For a few years our stockings were the thick, grey, sea boot socks knitted for my father by my mother, when he was in the Royal Navy on the N Atlantic convoys. They eventually wore out but my younger sister told me not long ago that she’s still got one!

When I was a bit older I adored the carols we sang in school assembly - always starting right after the beginning of Advent with O Come O Come Emmanuel.

I still really love traditional carols, when sung by proper choirs and not mucked about.

grandtanteJE65 Tue 14-Nov-23 15:04:29

I don't remember how old I was when I bought my mother a novelty candle in the shape of a black cat, because she had a black cat, called Sixpence, who I absolutely adored. He was two years older than I and it took him the first seven years of my life to accept that I was a valuable addition to the family and not just an ummitigated nuisance.

The candle was still in the house when my father retired and the house was put up for sale approximately 25 years later, and my mother actually asked me if I would mind dreadfully if she did not take it with her to their new home. (Sixpence died when I was 14).

My mother absolutely adored Christmas and put money aside every week of the year for Christmas presents, decorations, the tree and the food.

Believe it or not: we were allowed to eat sweeties every day between Christmas Eve and 12th Night! The rest of the year the ration was what sixpence bought a child on Saturday!

One of my earliest memories is my 18 month old sister being found in her party dress and a pin striped red and white apron happily munching a piece of coal out of the coal scuttle right before Christmas Dinner.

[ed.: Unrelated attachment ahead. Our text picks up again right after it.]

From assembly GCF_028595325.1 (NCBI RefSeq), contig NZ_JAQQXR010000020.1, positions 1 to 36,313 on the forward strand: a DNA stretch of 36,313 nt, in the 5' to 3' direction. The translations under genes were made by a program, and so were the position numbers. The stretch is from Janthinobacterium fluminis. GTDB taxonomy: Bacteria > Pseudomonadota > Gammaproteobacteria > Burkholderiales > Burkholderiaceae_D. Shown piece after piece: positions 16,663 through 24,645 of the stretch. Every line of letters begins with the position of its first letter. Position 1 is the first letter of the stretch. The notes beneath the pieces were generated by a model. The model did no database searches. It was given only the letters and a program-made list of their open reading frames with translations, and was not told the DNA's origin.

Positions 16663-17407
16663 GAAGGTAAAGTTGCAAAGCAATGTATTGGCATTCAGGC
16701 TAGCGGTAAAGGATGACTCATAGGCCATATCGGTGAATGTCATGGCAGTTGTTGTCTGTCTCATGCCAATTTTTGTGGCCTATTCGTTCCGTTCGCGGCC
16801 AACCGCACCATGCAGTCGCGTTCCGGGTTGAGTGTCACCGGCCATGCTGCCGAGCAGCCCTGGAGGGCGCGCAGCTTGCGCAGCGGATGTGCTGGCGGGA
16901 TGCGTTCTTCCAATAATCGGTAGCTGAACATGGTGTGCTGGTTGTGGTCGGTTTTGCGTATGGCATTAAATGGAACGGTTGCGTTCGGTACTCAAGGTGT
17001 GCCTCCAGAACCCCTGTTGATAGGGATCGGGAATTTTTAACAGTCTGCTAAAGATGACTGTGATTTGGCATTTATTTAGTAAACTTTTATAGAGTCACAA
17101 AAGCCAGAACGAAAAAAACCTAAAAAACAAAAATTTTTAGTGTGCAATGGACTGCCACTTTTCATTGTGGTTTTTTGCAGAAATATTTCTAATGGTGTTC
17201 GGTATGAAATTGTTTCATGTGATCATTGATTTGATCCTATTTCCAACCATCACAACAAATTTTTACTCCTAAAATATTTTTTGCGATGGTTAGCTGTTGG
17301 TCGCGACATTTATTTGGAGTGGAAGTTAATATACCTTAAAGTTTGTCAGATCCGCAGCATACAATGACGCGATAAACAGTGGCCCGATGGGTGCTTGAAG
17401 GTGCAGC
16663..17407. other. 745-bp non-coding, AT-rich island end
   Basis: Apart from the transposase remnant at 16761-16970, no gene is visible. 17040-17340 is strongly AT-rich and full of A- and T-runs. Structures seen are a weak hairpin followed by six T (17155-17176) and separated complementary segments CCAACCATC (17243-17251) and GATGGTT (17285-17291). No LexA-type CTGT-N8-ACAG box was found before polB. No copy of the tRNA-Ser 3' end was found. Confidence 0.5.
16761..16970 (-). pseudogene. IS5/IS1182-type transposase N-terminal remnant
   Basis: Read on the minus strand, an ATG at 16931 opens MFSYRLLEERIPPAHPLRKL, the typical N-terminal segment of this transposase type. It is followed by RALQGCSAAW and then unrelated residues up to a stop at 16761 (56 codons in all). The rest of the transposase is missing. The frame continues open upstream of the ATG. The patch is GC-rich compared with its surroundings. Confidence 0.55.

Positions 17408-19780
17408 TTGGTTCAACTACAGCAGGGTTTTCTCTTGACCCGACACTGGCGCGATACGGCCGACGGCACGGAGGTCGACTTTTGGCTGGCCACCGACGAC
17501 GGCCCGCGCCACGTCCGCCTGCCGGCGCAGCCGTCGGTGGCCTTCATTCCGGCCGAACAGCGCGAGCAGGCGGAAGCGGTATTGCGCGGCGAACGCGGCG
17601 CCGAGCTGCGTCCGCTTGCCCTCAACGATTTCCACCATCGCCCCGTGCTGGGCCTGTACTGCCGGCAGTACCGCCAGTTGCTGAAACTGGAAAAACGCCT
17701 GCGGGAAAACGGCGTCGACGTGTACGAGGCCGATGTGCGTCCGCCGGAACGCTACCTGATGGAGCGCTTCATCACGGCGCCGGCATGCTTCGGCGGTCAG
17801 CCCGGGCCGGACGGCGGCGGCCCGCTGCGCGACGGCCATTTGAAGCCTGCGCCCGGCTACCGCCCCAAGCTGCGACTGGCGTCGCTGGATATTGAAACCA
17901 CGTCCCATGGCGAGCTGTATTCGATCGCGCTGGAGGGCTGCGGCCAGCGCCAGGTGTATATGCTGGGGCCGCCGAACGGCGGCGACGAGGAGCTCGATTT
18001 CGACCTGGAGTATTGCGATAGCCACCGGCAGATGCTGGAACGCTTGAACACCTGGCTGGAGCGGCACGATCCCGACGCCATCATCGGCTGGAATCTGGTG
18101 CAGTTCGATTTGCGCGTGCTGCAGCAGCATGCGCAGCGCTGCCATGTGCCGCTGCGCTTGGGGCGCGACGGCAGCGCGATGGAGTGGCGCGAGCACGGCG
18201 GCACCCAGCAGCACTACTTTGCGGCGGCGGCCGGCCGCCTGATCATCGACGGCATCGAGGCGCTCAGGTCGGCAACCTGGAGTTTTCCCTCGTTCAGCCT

Summerfly Tue 14-Nov-23 15:09:18

My parents weren’t very well off, in fact I suppose we were quite poor. They tried their hardest to give us three children a special Christmas though, a stocking each to wake up to and a present each when we all went downstairs. Nothing elaborate but still exciting to open. We always had a good Christmas dinner. It was so special back then and our parents gave us children a wonderful day.
My children had mostly what they asked for within reason. A real tree with lights and all the trimmings too. Always a house full of family and friends. Happy, happy days.

Bella23 Tue 14-Nov-23 15:29:33

There is a tradition where I come from people would come to your house for a mince pie and their Christmas drink in the days leading up to Christmas.
I loved meeting all the men my father worked with and we had heard stories about. One year one called "Danny Mesh" called and he was legless. My father had recently got a car and learned to drive, he was so proud to take his friend home.
Unfortunately, my most vivid Christmas memory is not a nice one. My father often had to work over the Christmas period and family get-togethers went on without him. There was a knock on the door when mum opened it a policeman said my father had had a serious accident at work and was in hospital. Luckily my grandparents were there to support her.

Madmeg Tue 14-Nov-23 15:32:13

I recall a Christmas when I was about 3 or 4 and waking up early to see the vague shape of a doll's pram at the foot of the bed. It was second-hand of course, with a pot doll, but best of all my auntie had knitted two outfits (one blue, one pink). How I loved dressing that doll. That auntie sadly died the following year, but I never forgot the outfits.

My mum worked at Woolworths before I was born 72 years ago and I still have six of the glass baubles she bought, as well as the little fairy that perches on the top of my tree. She has had to have a new pair of knickers since then (the fairy, I mean). I wonder what my mum would think.